Preventing and Controlling Communicable Disease

Communicable diseases are transmitted between people by direct contact, contact with fluids or indirectly by a vector (such as a tick or mosquito). The Communicable Disease Program works with local healthcare providers to prevent, identify and limit the spread of those diseases. The state of Montana requires local health departments to follow-up on over 40 different diseases/conditions.

Depending on the disease, our goal may be to identify the source of infection, identify high-risk contacts, facilitate treatment and provide education to the public.  There are many reasons you may receive a call from a public health nurse:

  • Identification of community exposures. For reportable food borne illnesses it is important to ensure there is not a common food source causing illness. We will ask for a list of foods eaten, recreational water and animal exposure. The information from ill contacts and results from stool samples help gather evidence to point to potential sources.
  • Identifying high-risk contacts. Depending on the disease, we may be able to protect people who are at high risk for complications. For example, when we call someone with pertussis we will ask about their contact with children under 12 months, pregnant women or immunocompromised people.  We can get in touch with those people and talk with their providers about prophylactic antibiotics.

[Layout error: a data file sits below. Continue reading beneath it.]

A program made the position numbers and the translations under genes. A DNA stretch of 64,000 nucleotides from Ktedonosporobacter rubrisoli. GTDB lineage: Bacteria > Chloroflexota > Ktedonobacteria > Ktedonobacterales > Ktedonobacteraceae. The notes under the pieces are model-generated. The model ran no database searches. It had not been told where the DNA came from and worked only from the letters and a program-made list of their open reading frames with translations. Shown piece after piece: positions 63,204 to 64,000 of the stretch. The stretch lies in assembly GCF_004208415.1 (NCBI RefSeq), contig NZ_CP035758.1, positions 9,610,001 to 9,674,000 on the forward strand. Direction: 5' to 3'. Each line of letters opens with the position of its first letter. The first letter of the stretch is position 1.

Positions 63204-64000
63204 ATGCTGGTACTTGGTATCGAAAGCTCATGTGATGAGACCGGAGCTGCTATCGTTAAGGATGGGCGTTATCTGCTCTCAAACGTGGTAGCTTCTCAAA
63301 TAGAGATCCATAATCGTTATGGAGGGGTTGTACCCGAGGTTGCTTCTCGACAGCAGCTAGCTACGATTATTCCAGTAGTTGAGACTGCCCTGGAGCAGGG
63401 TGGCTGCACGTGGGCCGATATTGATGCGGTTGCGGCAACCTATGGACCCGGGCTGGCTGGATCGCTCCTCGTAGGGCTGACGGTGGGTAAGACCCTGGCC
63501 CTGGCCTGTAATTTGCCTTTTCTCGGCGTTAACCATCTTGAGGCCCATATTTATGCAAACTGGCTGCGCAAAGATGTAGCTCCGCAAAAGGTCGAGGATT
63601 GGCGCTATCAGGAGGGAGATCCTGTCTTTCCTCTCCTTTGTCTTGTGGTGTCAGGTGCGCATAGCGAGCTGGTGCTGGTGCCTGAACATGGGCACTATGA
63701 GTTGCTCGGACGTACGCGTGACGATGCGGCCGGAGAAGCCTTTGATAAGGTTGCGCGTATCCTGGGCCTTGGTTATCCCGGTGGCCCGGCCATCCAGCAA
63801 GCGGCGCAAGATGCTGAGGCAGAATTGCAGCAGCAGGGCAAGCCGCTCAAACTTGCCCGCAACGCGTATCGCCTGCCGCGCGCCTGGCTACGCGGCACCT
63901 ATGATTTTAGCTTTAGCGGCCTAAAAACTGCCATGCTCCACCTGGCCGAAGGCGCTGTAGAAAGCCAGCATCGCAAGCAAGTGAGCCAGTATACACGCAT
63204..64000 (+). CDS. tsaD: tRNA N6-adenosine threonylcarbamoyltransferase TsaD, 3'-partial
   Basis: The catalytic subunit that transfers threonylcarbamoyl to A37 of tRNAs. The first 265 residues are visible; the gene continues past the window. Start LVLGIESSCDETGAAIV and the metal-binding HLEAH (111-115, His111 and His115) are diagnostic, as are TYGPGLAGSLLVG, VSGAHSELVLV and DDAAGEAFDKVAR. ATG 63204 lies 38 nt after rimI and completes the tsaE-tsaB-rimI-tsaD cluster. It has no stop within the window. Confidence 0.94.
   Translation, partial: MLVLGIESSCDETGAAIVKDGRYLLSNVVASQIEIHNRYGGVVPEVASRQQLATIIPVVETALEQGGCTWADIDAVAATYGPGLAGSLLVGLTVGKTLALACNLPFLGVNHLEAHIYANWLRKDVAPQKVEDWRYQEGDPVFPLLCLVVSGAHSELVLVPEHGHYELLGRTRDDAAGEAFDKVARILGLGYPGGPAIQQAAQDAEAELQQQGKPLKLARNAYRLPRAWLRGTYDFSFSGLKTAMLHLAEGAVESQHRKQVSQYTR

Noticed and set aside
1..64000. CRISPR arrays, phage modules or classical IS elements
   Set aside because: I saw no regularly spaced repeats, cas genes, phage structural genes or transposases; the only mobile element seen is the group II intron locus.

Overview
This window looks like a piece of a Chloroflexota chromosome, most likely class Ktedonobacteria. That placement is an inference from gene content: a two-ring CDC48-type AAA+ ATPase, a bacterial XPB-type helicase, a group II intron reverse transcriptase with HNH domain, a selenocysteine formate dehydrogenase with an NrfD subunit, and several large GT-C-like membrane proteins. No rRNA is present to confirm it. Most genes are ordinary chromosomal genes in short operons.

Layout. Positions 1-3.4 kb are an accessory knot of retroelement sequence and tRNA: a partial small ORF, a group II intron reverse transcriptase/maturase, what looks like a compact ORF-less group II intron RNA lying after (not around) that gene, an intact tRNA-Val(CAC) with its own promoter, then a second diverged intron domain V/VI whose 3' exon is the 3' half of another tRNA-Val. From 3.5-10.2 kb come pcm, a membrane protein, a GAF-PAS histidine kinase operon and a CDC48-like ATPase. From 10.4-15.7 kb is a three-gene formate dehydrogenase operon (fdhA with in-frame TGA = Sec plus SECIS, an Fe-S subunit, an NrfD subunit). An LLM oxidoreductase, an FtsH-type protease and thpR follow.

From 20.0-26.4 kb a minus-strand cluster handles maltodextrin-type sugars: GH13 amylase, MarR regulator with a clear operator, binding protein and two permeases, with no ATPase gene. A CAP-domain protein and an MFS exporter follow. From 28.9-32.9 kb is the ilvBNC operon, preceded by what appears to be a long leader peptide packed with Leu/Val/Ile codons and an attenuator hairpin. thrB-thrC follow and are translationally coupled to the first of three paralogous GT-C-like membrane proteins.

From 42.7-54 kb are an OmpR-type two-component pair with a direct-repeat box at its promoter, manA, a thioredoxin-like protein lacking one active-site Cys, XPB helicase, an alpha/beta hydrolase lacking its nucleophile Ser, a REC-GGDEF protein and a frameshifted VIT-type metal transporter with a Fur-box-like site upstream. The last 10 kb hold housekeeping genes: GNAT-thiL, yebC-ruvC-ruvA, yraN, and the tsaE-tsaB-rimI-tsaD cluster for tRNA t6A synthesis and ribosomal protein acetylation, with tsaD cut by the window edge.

• Prevention and education. Some diseases such a malaria and Lyme disease are not found in Montana.  We will ask people about travel to other states and countries so CDC can have accurate data about where people are getting sick with diseases.
  • To keep diseases from spreading. The Food Code mandates food workers to not prepare or serve food when they are sick with certain diseases. For example, if you are a food worker and diagnosed with salmonella we can work with you and your job so your supervisor understands what work you are able to do until you are no longer contagious.  An outbreak of a vaccine preventable disease in a school or daycare setting may require children who are not vaccinated to be excluded until there is no longer transmission of the disease in that setting.

We appreciate the cooperation and goodwill from the residents of Gallatin County who work with us to help keep the county healthy.

Are you a health care provider needing to report a confirmed or suspect case of a communicable disease?

  • Please call 406-582-3100.
  • If you need to reach the Gallatin City-County Health Dept after hours to report an urgent public health matter:
    • Call the Gallatin County Sheriff’s office at 582-2100, ext. 2
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QUESTIONS?

Please contact us at:
406-582-3100 or HS@gallatin.mt.gov